by Adrienne Hare
Kirk Matthews ’69 starts his day each morning at 2:30 a.m. and arrives at Hawaii’s KHON2 just after 3 a.m. As the morning anchor of KHON2’s “Wake Up 2Day” being a morning person is a must for his job. “There are lots of details that have to be taken care of before we go on the air at five in the morning. We have a three-hour show that includes lots of news and interviews. Once the live broadcast is done, I focus on several different areas - the environment, concerns about our senior citizens, financial issues and medical concerns. I have to head out of the station and do a story for the evening newscast each day. I'm usually finished around noon,” said Matthews.
Matthews came to a broadcasting career in a roundabout way. After transferring to Oregon College of Education as a sophomore, he had originally planned on following in the footsteps of his father and becoming a teacher, but it seemed as though fate would have other plans for Matthews. “It was a turbulent time in the sixties and while I took some education courses, I ended up getting a general studies degree. I became involved in political science and took several courses. The combination of English, writing and current events gradually led me to try my hand at broadcasting. I am still in touch with friends who went on to teach and I admire them greatly. I've never been sorry about my career path and I still work with young people whenever I get the chance.”
When asked about how WOU (which was considered at the time a “teachers college”) prepared him for a life on camera his response is enthusiastic. “My education at OCE was the perfect preparation for my career.” Matthews said that he is often asked by young people hoping to pursue a similar career what journalism school they should attend. His response is to not focus on whether there’s a journalism program or not but rather to be sure that you attend a school that gives you opportunities. “That's what OCE offered me. I learned so much about the world - past, present and future - thanks to the wonderful professors and instructors there. I wish I could name them all - Richard Beck, Jack Bellamy, Guy Rooth - I'm the luckiest man in the world, thanks to all of them.”
Matthews has covered many major events including the eruption of Mt. St. Helens, “The most memorable story I covered was probably the Mt. St. Helens eruption. The BIG ONE happened on a Sunday morning and I remember sitting at a typewriter and a telephone from eight in the morning until midnight. The story went on for weeks (and is still going on). I've had the chance to interview presidents, great musicians and artists, world changers—but my favorite stories are the ones that involve young people and the energy they bring to the world. Thank goodness for the next generation.”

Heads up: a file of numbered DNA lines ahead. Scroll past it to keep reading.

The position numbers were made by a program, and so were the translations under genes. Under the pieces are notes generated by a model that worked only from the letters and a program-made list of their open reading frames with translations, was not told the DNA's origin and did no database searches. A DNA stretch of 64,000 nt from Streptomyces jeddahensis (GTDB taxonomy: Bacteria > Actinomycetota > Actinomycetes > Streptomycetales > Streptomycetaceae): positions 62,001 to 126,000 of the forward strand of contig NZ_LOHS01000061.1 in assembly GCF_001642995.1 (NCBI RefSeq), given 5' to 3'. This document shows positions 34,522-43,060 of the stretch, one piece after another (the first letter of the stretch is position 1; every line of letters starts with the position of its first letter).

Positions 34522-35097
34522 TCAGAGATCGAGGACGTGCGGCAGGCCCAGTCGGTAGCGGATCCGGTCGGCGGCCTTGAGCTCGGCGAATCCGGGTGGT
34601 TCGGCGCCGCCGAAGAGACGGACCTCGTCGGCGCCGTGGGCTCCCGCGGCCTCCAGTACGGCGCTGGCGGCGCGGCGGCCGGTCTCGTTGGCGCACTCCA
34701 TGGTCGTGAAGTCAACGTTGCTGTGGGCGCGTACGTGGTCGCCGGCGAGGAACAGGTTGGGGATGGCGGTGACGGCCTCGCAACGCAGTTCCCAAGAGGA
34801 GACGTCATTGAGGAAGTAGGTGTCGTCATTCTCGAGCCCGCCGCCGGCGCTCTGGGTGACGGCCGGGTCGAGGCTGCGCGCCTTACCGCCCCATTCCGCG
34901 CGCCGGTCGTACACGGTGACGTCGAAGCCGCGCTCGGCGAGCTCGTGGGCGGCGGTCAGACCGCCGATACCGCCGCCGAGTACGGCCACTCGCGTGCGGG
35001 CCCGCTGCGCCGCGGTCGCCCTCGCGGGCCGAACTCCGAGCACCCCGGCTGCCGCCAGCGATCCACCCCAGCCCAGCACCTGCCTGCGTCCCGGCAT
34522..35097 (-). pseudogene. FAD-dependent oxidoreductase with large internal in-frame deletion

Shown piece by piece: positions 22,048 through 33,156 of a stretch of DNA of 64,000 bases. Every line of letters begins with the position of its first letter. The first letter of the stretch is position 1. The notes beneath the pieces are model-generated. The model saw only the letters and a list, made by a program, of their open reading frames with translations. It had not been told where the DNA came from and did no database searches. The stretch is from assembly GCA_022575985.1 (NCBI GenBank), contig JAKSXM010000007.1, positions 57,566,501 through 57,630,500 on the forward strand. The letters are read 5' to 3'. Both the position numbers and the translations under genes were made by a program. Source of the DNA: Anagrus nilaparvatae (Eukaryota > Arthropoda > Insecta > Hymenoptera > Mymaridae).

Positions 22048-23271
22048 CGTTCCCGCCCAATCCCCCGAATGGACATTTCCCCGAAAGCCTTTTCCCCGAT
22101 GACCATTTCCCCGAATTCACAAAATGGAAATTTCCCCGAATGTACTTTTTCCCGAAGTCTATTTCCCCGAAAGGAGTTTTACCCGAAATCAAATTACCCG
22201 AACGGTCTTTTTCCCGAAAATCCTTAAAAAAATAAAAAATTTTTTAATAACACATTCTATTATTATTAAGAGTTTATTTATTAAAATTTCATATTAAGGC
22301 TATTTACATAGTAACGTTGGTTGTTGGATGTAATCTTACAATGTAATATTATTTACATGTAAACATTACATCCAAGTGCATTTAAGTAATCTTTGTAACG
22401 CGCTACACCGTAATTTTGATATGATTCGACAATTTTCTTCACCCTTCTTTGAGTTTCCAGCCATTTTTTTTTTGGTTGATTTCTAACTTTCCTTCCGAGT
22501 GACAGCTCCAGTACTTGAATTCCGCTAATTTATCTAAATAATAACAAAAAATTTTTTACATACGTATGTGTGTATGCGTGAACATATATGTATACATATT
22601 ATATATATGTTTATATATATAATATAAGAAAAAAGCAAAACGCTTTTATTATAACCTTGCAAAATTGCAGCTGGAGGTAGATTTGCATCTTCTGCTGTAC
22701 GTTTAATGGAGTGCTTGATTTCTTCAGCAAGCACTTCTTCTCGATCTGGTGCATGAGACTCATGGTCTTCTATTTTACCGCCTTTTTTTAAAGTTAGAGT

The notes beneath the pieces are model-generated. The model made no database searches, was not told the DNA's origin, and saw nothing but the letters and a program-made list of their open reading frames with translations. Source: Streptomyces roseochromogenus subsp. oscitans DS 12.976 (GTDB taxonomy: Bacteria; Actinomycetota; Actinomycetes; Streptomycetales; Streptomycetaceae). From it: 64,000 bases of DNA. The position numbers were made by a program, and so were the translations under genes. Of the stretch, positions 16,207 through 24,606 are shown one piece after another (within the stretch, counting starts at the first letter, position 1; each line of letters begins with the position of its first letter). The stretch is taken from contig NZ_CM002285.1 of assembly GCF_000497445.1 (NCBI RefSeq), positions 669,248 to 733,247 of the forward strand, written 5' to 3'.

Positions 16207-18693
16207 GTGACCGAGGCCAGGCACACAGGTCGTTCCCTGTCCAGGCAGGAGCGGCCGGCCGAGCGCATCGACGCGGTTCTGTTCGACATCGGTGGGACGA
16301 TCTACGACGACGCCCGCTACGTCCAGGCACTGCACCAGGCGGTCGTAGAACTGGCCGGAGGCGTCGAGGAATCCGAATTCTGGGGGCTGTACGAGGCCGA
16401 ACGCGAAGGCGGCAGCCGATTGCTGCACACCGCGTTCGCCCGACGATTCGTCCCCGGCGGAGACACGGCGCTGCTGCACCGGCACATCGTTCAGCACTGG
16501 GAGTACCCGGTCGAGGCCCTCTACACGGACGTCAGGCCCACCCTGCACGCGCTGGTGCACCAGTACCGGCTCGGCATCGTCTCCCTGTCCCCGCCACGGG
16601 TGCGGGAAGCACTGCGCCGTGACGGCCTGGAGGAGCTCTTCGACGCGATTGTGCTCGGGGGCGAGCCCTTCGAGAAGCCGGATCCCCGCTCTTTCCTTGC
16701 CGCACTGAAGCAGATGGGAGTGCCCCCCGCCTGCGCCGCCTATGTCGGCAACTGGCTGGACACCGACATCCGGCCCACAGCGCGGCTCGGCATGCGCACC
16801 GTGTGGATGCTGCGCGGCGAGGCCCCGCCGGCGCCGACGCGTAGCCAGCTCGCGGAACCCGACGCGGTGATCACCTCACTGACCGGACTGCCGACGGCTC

Knowing that each day will bring something different is what excites Matthews the most about his career in broadcasting. “When that alarm goes off at 2:30 in the morning, I look forward to what's going to happen next. It's a big world out there and I have the chance to tell my neighbors what's going on.”
Kirk and his wife Linda Coble (who also worked as a broadcaster for KOIN in Portland as well as in Hawaii) reside in Honolulu.
As a reporter for Portland’s KGW, Katherine Cook’s ‘02 “workday” is anything but typical. She’s got to be ready to be anywhere, at any time. “You always have to be prepared for anything—snow coverage on Mt. Hood, a forest fire in the summer, or sitting in a courtroom covering a murder trial. And if there's breaking news, we might drop everything and switch gears completely!”
Cook, a former WOU athlete, started broadcasting right here at Western, while working on WOU's weekly sports show. “Reporting sports stories is still a passion of mine,” says Cook, “I don't get to cover them very often, but ironically, last year I earned my first Emmy nomination for a sports story I wrote.” When asked how WOU prepared her for a career in broadcasting Cook says, “Western's communications program helped me develop my ability to think critically and on my feet. I had great professors who helped me hone my writing skills and build confidence as a public speaker.”
Cook has covered major stories both here in Oregon and in Colorado where she began her professional career after college, but it’s the people she remembers most, “The Happy Valley man who lost his right to garden in the nude, much to his neighbors' relief. The young Iraqi boy who came to Portland for a prosthetic leg after losing his during a US airstrike. I remember walking through Holly, Colo., after a tornado hit it. People's homes were destroyed, but they hung American flags outside what was left of them, to show their spirit of survival.”
“Getting to meet so many people and learning about things that I would never have experienced outside of work is both a blessing and a privilege,” said Cook when asked about the most exciting part about her job. “Being able to touch thousands of people with one person's story, you think, wow, I helped facilitate that connection! That's exciting. Flying around in 'Sky 8' is also pretty fun. “
When Katherine’s not covering the hottest stories in the Portland metro area, you can usually find her running, playing the violin, spending time with loved ones and staying active in her church. “I'm also getting into home improvement—I just finished tiling my kitchen backsplash. Operating a tile saw is very empowering!”